Players should come dressed in comfortable clothing and should bring indoor shoes and a baseball glove if they have one. Parents are asked to please ensure that their child’s name is on all equipment. The CBHFM, with assistance from St. Marys Minor Ball, will provide the necessary additional equipment.

Even though there is no fee, players need to pre-register by contacting the CBHFM by telephone (519-284-1838) or email

As there are expected to be more participants than ever this year, the CBHFM is looking to bolster the number of adult volunteers. Please contact the CBHFM if you are interested in volunteering.


Filed under: Uncategorized — @ 8:12 am

Signed by the Brooklyn Dodgers in 1953, Sparky Anderson advanced to the Triple-A Montreal Royals in 1956, where he hit .298 and rapped out 135 hits. After toiling with the Pacific Coast League’s Los Angeles Angels for one season, the fiery second baseman returned to Montreal to sock 35 doubles and lead the Royals to a league title in 1958. His sole big league season came with the Philadelphia Phillies in 1959, before he came back to Canada to man second base for the Toronto Maple Leafs for four seasons.


In all, the heady infielder played six of 10 minor league seasons north of the border. During that time, he was voted the International League’s Smartest Player five times. In 1964, Anderson accepted his first managerial post with the Toronto Maple Leafs, an opportunity afforded to him by fellow Canadian Baseball Hall of Famer Jack Kent Cooke. After compiling an 80-72 record for the Leafs, he made his way up the managerial ladder to become one of the most successful skippers in big league history.

Read more HERE.

February 18, 2012


Filed under: Uncategorized — @ 6:08 pm
Expos icon, Blue Jays ambassador of baseball officially gains citizenship at 84
St. Marys – After living 43 years in Canada while carrying a USA passport, Jim Fanning officially became a Canadian citizen at 1:30pm on Saturday in a ceremony in London, Ontario. The spirit-lifting honour couldn’t have come at a better time for the former Montreal Expos boss and current Ambassador of Baseball for the Toronto Blue Jays, who has been heavy-hearted due to the loss of his friend Gary Carter, another Expos’ icon, who passed away at 57 on Thursday following a battle with brain cancer.
William James Fanning, 84, was accompanied by his wife of 27 years, Maria, as well as his daughter, Cynthia Jayne, 22, who recently graduated from the University of Waterloo, and his son, Frank James, 21, the lead guitarist for the rock ‘n roll band named of “Entropy,” and an instructor at SW London Baseball. The ceremony was also attended by Tom Valcke, president & CEO of the Canadian Baseball Hall of Fame.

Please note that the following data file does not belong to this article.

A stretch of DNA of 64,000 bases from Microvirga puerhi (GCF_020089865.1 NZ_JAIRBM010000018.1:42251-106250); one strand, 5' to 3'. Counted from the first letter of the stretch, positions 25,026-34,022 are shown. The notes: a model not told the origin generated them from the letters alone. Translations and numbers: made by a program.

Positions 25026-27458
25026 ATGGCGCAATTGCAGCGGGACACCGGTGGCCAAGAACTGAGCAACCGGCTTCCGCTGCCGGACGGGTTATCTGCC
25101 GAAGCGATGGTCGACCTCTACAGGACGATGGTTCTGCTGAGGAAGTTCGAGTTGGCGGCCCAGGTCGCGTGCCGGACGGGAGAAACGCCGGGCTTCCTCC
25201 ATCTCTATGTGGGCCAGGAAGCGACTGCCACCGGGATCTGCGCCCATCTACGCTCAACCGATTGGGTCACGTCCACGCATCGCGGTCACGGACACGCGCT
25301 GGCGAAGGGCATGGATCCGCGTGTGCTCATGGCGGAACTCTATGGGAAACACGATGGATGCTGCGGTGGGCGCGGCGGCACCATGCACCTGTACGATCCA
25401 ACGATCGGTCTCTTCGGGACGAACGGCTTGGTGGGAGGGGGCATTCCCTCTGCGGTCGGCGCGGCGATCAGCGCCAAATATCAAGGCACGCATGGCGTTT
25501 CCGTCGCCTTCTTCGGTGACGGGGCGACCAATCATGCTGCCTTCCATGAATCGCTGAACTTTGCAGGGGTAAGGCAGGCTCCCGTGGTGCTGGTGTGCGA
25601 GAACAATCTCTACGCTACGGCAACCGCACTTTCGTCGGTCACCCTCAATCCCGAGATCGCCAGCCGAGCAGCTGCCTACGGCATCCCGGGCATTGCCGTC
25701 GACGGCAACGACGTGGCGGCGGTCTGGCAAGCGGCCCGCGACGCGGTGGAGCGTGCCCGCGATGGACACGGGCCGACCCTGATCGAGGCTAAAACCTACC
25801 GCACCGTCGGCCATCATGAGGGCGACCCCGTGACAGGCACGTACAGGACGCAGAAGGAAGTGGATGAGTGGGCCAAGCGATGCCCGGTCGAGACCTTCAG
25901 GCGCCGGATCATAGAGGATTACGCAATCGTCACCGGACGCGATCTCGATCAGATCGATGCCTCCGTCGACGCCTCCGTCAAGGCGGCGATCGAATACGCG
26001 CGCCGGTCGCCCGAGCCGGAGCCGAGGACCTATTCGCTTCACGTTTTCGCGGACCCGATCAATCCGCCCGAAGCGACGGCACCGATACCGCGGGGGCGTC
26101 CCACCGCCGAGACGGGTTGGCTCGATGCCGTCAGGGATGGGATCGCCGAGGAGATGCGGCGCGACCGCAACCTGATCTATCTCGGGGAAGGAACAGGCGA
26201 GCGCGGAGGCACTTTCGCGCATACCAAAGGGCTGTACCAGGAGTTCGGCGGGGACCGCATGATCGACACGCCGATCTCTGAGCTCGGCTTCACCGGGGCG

“As accomplished as Jim was, if you look up his stolen bases, you’ll find nothing,” quipped Montreal’s George Springate, Canada’s Senior Citizenship Judge, who presided over the ceremony for his friend of 40+ years.
“Fanning was slow! But not as slow as having taken 43 years to finally become a Canadian citizen!,” the former CFL-er Springate added, much to the delight of the crowd. Springate has presided over more than 1,400 such ceremonies.
“Canada has been so good to me!”, praised Fanning, who was appointed as the first general manager of the Expos in August of 1968.
“I love the country. I love the people. I want to give back, and this is the best way I know how to say thank you.”
Fanning can easily recall the afternoon of April 8, 1969, but not without getting teary-eyed, when the Expos took the field for the first time at Shea Stadium in New York against the Mets. His team won 11-10, but it is not the victory that is embedded in Fanning’s heart.
“It was the exhilaration of seeing the flags of the United States and Canada being flown side-by-side for first time, and hearing the anthems back-to-back. I have never experienced anything more beautiful and powerful,” said the emotional former Cubs’ catcher, who was born September 14, 1927 in Chicago.
The Expos then went on to win their first home game, at Jarry Park on April 14, 1969, when they edged the St. Louis Cardinals 8-7, which was a sell-out and broadcast nation-wide on CBC television and radio.
Fanning went on to serve the Expos in numerous capacities for a quarter-century, most memorably as their field manager in 1981 when he led Montreal into the playoffs for the only time in the 36-year history of the franchise. It was Carter who was behind the plate catching Steve Rogers when the Expos went on to win their first and only playoff series against the mighty Philadelphia Phillies.